Family experience with decision-making | HQCA Focus

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Designated Supported Living

Family experience with decision-making

How family members rated how often they were involved in making decisions about their loved one’s care, in a 2019 survey. (see data dictionary)

What do you think?

  • Why does family member involvement in decision-making matter?
  • How are family experience results for decision-making different in long term care? Why are they different?

Understanding “family experience with decision-making”

In a survey conducted in 2019, the HQCA asked family members of residents living in designated supportive living:

In the last six months, how often were you involved as much as you wanted to be in the decisions about your family member’s care?

Family members could choose “Never / Sometimes / Usually / Always”

From the HQCA survey results, family member overall experience of care is likely better when they feel involved with their loved one’s care. Family members particularly appreciate when staff keep them informed, and support their involvement in care. This is also a key pillar in patient and family centred care.

Considerations when viewing the results:

There are a number of factors providers and leaders can consider if looking to improve family members involvement in decision-making about their loved one’s care. Before taking action, consider the following:

  • This question says “as much as [they] wanted” to be involved, because family members’ preference for level of involvement can differ. How are family members being engaged by site staff to understand how much they want to be involved? How can the site communicate their openness to family involvement? How are those expectations being set together? How are the outcomes of those discussions being shared with the broader care team?
  • How can a site make sure those expectations for involvement are honoured as much as possible?
  • In what contexts are family members involved in care (e.g., family conferences)? Who is involved in these opportunities, including both provider and resident and family representatives, and how often do they occur?
  • To what extent can family members be involved in their loved one’s care? How can those who might not be the primary decision-maker be involved in decision-making? Sometimes, the family member answering the survey may not be entitled to all the information they feel they need, and may not be the one who is entitled to attend or participate in care conferences.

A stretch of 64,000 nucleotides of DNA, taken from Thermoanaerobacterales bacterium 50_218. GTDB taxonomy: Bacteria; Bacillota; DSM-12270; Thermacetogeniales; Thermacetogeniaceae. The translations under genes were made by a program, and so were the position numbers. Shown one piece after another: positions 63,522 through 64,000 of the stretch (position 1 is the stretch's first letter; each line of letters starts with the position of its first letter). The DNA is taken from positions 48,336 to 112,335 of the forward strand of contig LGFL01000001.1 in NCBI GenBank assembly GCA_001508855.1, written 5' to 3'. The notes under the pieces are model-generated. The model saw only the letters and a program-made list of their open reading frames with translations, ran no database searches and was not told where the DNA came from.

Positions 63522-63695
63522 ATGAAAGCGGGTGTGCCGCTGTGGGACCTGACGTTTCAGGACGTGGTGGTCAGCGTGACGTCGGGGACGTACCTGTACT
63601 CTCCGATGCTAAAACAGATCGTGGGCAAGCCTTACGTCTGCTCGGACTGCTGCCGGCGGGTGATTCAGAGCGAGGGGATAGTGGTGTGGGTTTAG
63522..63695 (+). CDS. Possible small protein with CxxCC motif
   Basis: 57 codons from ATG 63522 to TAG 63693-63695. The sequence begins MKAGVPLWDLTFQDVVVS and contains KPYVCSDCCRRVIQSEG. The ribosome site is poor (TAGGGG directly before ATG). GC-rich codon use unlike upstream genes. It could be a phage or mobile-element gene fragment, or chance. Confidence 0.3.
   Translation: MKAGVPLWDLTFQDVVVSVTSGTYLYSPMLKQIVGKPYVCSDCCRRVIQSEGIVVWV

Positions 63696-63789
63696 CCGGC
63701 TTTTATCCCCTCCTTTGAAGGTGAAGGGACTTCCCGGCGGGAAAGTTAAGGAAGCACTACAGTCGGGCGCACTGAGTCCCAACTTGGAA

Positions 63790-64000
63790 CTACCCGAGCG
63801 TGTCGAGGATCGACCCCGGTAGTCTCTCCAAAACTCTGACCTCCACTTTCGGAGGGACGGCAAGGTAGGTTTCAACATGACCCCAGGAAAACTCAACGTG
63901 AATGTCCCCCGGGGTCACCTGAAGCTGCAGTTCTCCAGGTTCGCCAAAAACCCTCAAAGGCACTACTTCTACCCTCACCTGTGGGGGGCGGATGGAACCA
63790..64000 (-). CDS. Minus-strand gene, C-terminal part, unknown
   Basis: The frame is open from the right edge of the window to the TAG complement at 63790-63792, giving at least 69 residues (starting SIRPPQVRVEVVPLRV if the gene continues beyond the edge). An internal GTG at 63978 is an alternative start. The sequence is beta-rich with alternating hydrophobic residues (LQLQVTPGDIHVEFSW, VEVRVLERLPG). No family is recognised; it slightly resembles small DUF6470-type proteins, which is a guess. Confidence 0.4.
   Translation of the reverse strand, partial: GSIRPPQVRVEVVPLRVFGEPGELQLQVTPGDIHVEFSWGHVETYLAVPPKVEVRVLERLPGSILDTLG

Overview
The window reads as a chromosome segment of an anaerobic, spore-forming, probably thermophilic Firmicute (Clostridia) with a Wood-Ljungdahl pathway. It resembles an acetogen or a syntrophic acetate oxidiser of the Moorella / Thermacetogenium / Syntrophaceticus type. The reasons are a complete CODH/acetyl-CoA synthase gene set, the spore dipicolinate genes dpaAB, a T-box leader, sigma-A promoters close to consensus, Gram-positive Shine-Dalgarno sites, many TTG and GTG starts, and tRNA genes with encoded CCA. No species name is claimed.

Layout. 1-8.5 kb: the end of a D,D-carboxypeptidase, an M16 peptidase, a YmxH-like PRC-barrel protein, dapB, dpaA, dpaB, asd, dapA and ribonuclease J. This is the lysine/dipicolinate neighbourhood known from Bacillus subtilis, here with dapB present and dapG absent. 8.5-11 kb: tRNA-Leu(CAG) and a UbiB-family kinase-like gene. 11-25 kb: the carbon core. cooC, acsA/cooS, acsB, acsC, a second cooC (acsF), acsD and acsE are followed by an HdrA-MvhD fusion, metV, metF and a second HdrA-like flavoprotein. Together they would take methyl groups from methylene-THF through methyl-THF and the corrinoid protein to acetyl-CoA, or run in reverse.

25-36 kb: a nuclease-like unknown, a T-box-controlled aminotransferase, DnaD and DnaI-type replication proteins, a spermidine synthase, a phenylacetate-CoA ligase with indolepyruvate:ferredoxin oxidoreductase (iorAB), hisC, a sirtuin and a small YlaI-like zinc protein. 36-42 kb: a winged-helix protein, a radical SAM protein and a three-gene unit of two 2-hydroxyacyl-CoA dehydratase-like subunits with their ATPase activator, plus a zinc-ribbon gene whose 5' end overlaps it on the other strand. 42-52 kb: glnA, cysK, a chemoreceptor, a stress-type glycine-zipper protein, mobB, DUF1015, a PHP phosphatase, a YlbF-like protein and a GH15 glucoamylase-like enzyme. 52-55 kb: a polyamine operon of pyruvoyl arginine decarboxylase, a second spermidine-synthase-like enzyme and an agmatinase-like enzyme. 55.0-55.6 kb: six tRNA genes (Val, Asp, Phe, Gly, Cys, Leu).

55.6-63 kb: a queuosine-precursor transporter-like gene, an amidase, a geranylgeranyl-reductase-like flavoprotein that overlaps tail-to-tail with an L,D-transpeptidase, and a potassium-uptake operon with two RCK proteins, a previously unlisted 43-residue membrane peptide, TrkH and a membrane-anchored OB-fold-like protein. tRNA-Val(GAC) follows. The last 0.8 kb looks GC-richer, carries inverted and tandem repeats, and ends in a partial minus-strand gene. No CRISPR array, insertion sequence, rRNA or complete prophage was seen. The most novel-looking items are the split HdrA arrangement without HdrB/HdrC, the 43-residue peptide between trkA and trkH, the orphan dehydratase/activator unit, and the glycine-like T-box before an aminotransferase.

• To what extent should family members be involved in their loved one’s care?
  • When there are differing views or opinions, how are resident and family member preferences balanced? How does the role of primary decision-maker factor in? When there are multiple family members or loved ones involved, what are some effective approaches to facilitating these discussions? How are staff trained or educated about how to navigate these potentially challenging and emotional conversations?
  • How are relationships established and maintained between a family member and their loved one’s case manager?
  • How do family members know who to ask for information about their loved one’s care?
  • What are other barriers family members may face to feeling involved in decisions about their loved ones care and services? Could barriers beyond the site’s control be a factor (e.g., geographic, language, privacy legislation, etc.)?
  • Residents in designated supportive living may be more independent than residents in long-term care. How might this impact the family members’ desire or need to be informed about the residents’ care and services?
  • Which Supportive Living Accommodation Standard(s) does this question help inform, if any?
  • Which Continuing Care Health Service Standard(s) does this question help inform, if any?
  • Who should be involved in discussions to improve these results? How could residents and/or family members be engaged to develop solutions (e.g., engage the resident and family council)? What other collaboration might be required to make improvements in this area?
  • A site may only be directly accountable for one type of staff. For example, in designated supportive living, case management and sometimes nursing care are delivered by Alberta Health Services, while other services like care aides and housekeeping are managed by a housing provider or site operator. How can providers collaborate to make sure improvements are embraced by all staff?

For information about the HQCA’s designated supportive living family experience survey, please visit the HQCA website.

Alberta Quality Matrix for Health

The Health Quality Council of Alberta uses the Alberta Quality Matrix for Health as a way of organizing information and thinking around the complexity of the healthcare system. This measure can be used as input to assess supported living’s performance in this dimension of quality: Acceptability.